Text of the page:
Degree apprenticeships are a new route into higher education, combining university study with practical skills gained in the workplace and the security of a regular salary. This alternative pathway gives degree apprentices the work experience that employers desire, providing more employment options post-graduation
.“Since I started my degree apprenticeship I have not looked back. I wanted to study Business Management, a degree that a lot of young graduates obtain in the UK, and therefore needed to differentiate myself from the competition. The Chartered Manager Degree Apprenticeship (CMDA) programme at Pearson College London has been the perfect way for me to combine work and study, applying theories to the workplace and vice-versa.”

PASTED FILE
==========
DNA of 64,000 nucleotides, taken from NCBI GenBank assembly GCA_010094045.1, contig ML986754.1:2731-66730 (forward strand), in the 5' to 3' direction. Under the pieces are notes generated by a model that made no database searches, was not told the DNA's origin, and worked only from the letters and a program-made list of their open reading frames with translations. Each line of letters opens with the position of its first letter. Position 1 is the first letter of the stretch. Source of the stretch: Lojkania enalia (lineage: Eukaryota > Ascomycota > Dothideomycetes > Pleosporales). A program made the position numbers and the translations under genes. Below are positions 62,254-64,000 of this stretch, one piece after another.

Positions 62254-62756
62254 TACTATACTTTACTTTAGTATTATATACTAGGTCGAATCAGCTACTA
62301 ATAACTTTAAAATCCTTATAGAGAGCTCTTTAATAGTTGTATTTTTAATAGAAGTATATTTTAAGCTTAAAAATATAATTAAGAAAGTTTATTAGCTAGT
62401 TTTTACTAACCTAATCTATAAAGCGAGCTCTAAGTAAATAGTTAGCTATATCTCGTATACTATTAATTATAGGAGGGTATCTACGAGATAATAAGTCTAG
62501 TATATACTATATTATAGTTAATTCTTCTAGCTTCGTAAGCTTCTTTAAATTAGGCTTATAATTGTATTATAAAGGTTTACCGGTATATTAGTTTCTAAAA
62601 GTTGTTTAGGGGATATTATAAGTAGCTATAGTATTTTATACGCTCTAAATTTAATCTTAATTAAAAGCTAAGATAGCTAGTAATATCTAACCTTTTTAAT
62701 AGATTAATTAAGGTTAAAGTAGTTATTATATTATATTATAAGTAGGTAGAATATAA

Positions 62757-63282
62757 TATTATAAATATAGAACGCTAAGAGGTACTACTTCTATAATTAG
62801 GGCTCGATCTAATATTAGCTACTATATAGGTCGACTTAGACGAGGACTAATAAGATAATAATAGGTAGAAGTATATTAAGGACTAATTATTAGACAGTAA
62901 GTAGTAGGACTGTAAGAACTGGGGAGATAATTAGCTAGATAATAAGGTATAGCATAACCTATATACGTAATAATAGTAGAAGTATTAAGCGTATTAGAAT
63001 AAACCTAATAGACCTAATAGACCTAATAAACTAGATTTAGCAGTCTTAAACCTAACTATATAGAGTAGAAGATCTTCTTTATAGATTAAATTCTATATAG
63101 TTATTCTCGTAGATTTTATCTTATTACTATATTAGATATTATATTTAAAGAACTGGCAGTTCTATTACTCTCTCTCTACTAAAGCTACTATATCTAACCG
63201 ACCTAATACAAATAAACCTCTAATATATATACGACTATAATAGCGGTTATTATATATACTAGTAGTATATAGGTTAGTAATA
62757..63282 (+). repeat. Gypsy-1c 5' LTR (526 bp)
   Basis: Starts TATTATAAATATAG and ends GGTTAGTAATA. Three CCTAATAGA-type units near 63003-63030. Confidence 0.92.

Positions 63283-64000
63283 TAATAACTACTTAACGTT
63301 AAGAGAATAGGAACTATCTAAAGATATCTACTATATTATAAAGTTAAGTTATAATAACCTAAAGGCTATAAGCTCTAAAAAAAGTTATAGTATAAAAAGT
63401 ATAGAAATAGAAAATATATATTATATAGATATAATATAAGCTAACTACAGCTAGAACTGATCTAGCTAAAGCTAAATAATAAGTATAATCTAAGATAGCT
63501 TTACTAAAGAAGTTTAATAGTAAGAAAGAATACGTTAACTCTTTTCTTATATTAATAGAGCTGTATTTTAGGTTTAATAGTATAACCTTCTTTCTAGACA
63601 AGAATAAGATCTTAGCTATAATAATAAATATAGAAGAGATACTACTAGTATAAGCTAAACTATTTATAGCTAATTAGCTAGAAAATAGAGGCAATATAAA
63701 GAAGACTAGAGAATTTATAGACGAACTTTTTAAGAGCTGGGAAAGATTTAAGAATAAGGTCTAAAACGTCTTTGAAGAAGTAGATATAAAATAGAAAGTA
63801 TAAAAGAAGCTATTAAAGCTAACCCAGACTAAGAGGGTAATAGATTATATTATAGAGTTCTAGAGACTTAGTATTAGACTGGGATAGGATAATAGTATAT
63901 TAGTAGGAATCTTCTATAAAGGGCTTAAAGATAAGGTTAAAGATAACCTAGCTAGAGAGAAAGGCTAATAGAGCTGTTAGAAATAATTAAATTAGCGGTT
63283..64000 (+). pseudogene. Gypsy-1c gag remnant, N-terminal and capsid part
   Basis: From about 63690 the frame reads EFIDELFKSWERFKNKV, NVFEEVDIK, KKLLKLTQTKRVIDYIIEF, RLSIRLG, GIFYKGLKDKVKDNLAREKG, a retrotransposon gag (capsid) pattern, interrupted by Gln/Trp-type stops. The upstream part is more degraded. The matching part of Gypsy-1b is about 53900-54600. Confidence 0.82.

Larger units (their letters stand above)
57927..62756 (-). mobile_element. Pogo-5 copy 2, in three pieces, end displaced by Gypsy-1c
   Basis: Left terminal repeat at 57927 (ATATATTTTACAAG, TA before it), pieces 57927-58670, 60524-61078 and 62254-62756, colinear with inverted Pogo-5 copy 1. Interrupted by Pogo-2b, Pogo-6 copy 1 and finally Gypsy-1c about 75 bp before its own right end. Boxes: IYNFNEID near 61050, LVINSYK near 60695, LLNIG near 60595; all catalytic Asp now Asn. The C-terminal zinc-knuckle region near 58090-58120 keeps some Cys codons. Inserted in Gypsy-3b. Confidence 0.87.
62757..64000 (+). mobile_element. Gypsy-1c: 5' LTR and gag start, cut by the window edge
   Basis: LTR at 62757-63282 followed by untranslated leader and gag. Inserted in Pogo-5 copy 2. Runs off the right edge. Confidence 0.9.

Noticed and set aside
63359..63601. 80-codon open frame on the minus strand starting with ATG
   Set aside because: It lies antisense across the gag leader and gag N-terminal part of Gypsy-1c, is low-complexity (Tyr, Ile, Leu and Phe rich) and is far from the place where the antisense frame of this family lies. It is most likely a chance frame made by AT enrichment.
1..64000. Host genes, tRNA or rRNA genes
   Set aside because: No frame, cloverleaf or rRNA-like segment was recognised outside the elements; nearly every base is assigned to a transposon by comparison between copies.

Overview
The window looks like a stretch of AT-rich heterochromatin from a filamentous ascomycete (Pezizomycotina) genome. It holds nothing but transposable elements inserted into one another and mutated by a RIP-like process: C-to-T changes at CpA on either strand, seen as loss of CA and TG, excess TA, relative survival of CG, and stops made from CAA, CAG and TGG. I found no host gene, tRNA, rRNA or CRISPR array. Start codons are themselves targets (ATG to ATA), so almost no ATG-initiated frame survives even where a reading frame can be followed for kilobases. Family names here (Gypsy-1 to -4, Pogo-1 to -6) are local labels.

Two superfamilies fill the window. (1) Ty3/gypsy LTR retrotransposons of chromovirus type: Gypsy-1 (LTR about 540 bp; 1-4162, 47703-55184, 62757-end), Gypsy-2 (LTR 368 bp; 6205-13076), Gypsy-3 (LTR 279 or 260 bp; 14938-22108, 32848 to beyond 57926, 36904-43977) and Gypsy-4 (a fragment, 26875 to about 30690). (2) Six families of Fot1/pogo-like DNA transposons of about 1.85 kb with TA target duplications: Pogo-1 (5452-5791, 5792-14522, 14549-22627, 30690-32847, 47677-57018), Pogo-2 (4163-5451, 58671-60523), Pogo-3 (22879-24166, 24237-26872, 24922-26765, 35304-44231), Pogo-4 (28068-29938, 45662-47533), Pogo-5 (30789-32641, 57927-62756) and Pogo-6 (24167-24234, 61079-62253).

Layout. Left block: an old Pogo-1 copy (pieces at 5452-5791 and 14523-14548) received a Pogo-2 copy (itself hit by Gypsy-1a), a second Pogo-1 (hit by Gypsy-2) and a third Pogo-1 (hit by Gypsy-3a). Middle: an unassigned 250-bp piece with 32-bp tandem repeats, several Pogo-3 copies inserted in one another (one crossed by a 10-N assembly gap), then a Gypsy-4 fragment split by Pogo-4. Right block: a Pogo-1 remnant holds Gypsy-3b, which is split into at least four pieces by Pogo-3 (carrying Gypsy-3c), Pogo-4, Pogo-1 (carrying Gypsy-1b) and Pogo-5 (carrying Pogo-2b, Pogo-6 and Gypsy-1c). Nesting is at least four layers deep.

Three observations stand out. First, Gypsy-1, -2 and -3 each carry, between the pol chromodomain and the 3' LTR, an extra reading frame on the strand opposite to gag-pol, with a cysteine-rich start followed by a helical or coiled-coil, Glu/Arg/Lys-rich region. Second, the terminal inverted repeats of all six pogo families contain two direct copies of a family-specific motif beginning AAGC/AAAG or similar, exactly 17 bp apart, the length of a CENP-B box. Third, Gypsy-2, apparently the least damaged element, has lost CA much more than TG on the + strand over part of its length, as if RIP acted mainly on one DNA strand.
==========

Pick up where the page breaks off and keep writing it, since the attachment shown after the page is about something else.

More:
(Niamh Mulhall, Degree Apprentice at Pearson College London)
Degree apprenticeships can be studied in a variety of different subjects, not just Business, and therefore are worth considering to accelerate your career.
Alongside a traditional degree, the opportunity to complete an internship (or placement year) is another way to gain experience in the subject that you are looking to transform into a career. Taking the time to find and apply for a quality internship can not only give you the work experience to progress your skills and knowledge, but can sometimes guarantee you a job upon graduation - if the company likes you, of course! It’s also a trial run of your chosen career; you may love studying something but hate actually doing it, so it’s a good way to find out what you do and don’t enjoy! Also, in most cases, you get paid!